Monthly Archives: June 2009

Critic / Play-doctor John Lahr sues Elaine Stritch

Elaine Stritch
Elaine Stritch
John Lahr
John Lahr

When Elaine Stritch opened her Tony award winning “Elaine Stritch At Liberty” in 2000, she did so with help from theatre critic and author John Lahr, best known for his essays, reviews and reportage at The New Yorker magazine.   Lahr received a “reconstructed by” credit in the Playbill for Stritch's show when it opened on Broadway after an initial run at the Public Theater.

According to the complaint filed in the Manhattan Supreme Court, Lahr is entitled to a royalty from each production of the show, including special engagements, but Ms. Stritch has allegedly failed to make payments in accordance with their agreement.

John Lahr is the son of actor Bert Lahr, who played the Cowardly Lion in the 1938 MGM motion picture, The Wizard of Oz

(Hat tip to Susan Grace's Gracenotes blog)

Talent Agent’s chilling "State of the Industry" message sends shivers through Hollywood.

hollywoodsignTalent agent James J. Jones of Premiere Talent, issued a gloomy “State of the Industry” message last March, which has been circulating around town among established actors and hopefuls alike.

The message paints a bleak picture for an industry following two major labor disturbances in the past two years, and suggests that work for actors is less plentiful than ever before, with film actors taking the few television starring jobs available, and top-tier TV actors taking co-star, guest star and less prestigious roles.

What that leaves for aspiring actors, and the thousands of established actors who've worked only occasionally Jones warns, is even fewer opportunities.

Sadly, this situation “trickles down” to all entertainment industry workers, including writers, directors, crew, and even professionals like accountants, lawyers and the like.

The glimmer of good news is that this presents terrific opportunities for independent filmmakers, provided they've got courageous investors on board. Today's indie has a better-than-ever chance of getting name talent to work for affordable fees, given a good script and an attractive role.

In my view, if our industry is to rebound from the WGA strike, the SAG almost-strike, and the troubled economy, we'll all need to tighten our belts a bit… but the time jump into new production. Let's get folks back to work!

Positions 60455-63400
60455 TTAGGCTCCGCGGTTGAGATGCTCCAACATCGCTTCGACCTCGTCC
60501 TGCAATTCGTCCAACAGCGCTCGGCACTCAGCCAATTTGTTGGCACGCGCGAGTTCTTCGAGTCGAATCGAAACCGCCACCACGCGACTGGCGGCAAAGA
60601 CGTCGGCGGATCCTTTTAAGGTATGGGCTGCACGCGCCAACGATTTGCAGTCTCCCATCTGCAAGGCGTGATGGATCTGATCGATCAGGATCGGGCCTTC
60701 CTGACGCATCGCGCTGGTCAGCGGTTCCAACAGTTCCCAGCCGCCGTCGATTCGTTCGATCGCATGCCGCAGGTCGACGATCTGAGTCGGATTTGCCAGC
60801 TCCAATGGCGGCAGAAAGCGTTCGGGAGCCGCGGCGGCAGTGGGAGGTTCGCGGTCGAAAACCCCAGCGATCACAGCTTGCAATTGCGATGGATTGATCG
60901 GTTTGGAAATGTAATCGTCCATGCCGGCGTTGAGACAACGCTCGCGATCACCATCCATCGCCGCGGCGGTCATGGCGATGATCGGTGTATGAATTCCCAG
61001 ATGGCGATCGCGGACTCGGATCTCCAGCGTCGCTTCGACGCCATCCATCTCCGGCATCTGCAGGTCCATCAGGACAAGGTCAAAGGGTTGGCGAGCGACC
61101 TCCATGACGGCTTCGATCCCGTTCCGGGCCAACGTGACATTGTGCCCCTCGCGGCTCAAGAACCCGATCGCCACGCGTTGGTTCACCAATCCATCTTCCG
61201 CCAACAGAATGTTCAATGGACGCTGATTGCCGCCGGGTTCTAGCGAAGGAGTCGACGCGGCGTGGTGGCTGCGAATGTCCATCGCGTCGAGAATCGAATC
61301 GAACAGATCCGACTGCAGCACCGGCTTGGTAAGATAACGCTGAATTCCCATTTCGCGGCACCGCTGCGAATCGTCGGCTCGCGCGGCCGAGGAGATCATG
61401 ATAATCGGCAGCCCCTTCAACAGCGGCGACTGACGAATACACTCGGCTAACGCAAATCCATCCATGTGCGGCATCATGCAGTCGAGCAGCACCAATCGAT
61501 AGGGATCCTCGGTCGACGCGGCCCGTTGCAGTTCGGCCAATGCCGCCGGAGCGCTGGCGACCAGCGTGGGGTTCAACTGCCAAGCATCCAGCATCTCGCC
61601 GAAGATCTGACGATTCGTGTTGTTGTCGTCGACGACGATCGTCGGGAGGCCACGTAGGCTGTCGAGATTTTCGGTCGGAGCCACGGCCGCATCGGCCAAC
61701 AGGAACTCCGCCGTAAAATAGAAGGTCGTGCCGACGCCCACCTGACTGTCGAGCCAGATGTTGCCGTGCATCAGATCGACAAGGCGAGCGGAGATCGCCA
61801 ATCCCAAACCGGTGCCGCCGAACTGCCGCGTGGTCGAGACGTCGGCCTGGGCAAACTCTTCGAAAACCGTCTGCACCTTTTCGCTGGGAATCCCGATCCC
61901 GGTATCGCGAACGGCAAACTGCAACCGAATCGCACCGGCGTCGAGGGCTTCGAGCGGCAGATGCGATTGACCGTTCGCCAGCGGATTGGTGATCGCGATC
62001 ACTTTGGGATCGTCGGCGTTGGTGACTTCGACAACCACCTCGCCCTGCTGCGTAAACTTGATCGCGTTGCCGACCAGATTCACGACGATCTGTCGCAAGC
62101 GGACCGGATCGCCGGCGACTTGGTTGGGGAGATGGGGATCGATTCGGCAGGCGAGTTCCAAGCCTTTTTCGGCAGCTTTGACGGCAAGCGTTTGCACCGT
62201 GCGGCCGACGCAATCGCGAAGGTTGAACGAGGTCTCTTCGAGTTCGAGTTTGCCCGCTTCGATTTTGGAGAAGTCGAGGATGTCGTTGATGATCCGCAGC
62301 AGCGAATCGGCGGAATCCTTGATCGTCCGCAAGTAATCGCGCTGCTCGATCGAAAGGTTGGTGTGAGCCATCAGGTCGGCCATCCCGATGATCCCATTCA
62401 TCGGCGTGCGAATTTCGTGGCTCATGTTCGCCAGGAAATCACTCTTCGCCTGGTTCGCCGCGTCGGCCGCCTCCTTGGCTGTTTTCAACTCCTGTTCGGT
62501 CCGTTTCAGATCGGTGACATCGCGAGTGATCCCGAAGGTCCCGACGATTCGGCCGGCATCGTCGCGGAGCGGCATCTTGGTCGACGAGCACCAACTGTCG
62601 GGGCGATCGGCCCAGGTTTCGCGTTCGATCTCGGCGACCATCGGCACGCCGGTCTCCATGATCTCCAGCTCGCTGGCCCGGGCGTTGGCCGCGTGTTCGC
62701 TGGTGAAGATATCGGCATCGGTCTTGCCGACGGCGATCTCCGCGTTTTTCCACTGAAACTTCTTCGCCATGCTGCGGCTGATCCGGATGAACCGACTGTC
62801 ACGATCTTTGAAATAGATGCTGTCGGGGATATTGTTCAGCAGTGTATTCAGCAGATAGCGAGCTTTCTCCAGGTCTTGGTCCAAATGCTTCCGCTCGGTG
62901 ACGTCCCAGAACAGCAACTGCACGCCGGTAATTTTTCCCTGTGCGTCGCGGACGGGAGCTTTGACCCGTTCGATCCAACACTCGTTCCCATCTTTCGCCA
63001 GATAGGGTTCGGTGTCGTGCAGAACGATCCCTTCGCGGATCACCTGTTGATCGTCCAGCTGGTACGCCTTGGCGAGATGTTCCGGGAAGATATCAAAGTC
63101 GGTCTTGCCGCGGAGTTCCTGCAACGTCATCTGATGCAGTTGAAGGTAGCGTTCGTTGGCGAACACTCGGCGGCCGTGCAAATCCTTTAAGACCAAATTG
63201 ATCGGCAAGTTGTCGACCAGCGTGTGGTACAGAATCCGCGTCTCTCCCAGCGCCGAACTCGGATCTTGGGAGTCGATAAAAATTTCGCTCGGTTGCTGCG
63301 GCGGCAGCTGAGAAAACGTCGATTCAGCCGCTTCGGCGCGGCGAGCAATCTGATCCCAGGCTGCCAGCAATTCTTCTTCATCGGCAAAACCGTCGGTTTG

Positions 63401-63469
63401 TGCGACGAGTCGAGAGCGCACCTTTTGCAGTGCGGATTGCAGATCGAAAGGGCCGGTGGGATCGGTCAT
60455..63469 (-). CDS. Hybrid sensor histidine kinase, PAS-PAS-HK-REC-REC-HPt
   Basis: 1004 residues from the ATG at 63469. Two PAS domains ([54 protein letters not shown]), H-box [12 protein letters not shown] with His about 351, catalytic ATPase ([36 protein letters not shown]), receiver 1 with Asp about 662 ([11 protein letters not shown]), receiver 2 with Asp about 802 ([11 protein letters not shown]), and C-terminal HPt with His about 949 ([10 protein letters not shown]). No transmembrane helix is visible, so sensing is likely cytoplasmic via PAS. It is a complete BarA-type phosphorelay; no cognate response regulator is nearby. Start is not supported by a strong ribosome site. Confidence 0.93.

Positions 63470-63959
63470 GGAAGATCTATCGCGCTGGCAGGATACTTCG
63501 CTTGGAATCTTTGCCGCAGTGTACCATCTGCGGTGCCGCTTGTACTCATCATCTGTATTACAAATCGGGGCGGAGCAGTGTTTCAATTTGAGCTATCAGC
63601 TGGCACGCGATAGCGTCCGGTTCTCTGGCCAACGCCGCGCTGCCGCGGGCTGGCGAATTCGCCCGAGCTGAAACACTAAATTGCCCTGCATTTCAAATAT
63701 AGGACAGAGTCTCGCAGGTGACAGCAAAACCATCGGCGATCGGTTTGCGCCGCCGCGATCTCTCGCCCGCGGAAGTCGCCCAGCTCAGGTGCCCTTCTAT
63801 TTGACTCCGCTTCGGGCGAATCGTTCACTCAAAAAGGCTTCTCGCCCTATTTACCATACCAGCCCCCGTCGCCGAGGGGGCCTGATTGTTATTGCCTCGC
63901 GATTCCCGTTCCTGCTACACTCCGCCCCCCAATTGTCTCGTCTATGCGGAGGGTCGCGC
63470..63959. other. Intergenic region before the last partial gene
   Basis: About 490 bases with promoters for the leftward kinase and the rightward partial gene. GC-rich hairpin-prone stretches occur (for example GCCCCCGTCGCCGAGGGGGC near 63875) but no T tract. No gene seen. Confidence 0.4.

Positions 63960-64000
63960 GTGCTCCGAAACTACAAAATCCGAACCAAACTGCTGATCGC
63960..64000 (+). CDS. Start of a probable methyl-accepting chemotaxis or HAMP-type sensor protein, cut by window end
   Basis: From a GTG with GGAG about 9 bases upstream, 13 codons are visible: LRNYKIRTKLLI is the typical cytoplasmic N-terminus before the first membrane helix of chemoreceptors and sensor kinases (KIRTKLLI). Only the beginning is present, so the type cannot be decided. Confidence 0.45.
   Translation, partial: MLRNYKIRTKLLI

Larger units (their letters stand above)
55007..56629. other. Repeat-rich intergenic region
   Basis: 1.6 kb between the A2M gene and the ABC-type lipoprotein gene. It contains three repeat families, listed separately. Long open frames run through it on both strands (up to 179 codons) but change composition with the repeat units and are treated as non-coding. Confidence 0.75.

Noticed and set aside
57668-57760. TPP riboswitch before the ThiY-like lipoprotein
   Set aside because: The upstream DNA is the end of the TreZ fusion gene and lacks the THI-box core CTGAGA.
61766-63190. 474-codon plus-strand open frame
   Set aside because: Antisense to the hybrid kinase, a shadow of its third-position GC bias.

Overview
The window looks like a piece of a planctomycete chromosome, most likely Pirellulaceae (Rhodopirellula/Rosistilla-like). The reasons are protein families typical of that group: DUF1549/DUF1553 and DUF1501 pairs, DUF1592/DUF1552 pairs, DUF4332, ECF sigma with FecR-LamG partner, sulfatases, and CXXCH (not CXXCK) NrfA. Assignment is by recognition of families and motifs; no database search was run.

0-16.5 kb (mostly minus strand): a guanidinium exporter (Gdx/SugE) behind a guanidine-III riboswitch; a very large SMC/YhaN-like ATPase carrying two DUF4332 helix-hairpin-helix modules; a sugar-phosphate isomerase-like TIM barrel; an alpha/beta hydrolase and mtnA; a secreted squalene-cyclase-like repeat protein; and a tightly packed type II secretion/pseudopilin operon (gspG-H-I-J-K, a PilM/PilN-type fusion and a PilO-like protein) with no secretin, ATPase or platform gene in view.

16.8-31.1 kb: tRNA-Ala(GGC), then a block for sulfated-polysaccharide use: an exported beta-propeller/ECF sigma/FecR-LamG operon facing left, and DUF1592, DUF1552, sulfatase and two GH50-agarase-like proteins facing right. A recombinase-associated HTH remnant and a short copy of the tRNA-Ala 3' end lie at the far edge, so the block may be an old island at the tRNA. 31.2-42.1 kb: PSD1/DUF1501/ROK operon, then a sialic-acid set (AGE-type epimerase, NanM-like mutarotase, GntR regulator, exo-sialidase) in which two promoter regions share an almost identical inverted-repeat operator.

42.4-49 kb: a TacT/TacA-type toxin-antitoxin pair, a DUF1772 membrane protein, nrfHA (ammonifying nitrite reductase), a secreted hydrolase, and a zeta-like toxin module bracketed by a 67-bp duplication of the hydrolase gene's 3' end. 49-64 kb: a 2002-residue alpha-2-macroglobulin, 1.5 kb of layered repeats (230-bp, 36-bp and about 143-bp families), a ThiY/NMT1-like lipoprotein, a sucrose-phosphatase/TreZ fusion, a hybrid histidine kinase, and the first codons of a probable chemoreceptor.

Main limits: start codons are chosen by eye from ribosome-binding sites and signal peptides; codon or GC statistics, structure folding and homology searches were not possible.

Reflections on the fate of the music business as we know it.

A panel I attended recently at the Recording Academy addressed digital music, particularly the problems songwriters (and record labels, artists, etc.) have getting paid for their music, particularly in the face of file-sharers obtaining copies for free.

A vocal majority on the panel, and in the audience seemed to take the position that the only solution is to require Internet Service Providers to charge their users a monthly digital media consumption fee of some sort. This, it seems, part of the idea behind CHORUSS, a pilot program at a few universities, which requires students to opt-in by paying a monthly fee, that the University will then pass along to content owners.

For me, this solution is plagued with problems. First, in all likelihood, if implemented on a broad scale, it will be an automatic charge we all pay. Those who never file-share or download media content will be subsidizing the users who DO download, especially those who take more than their fair share. Second, this looks to the wrong party for payment. Isn’t asking ISPs to pay music royalties when songs pass through their networks similar to asking UPS to pay book authors’ royalties when they deliver books bought via Amazon.com?

Now, of course no solution to this problem is perfect, but it’s my sincere hope that the content community and the tech communities can find a better solution. Unfortunately, other solutions discussed involved asking ISPs to log every bit of data passing through every user’s IP address… which raises tremendous privacy concerns.

One interesting view was that espoused by a manager/consultant on the panel who seemed to suggest that we just need to accept that file-sharing is here, and that many (but not all) consumers are getting (music) for free… so we’d better find something else to sell them. (Sounds like a ‘loss-leader’ approach). ‘Give away the recordings of your songs… develop a fan base, then sell ‘em concert tickets and T-shirts’… seemed to be his notion.

Clearly, there’s no good solution, but the prevailing view of the panel is that something must be done. If artists such as songwriters can no longer receive fair compensation for their efforts.. they’ll find something else to do… and society will be the worse for it.

Entertainment Law Update Podcast – Episode 2

[audio:EntertainmentLawUpdateEpisode2.mp3] Episode 2 of the Entertainment Law Update Podcast, hosted by yours truly, along with Tamera Bennett is now online . In this episode, Tamera and I round up the latest entertainment law news, including: Beverly Hills Bar Association’s Entertainment Lawyer of the Year Pres. Obama’s nominee for Supreme Court Copyright Office Backlogs Constitutional issues… Continue Reading

Entertainment Law Update Podcast – Episode 2

[audio:EntertainmentLawUpdateEpisode2.mp3] Episode 2 of the Entertainment Law Update Podcast, hosted by yours truly, along with Tamera Bennett is now online . In this episode, Tamera and I round up the latest entertainment law news, including: Beverly Hills Bar Association’s Entertainment Lawyer of the Year Pres. Obama’s nominee for Supreme Court Copyright Office Backlogs Constitutional issues… Continue Reading

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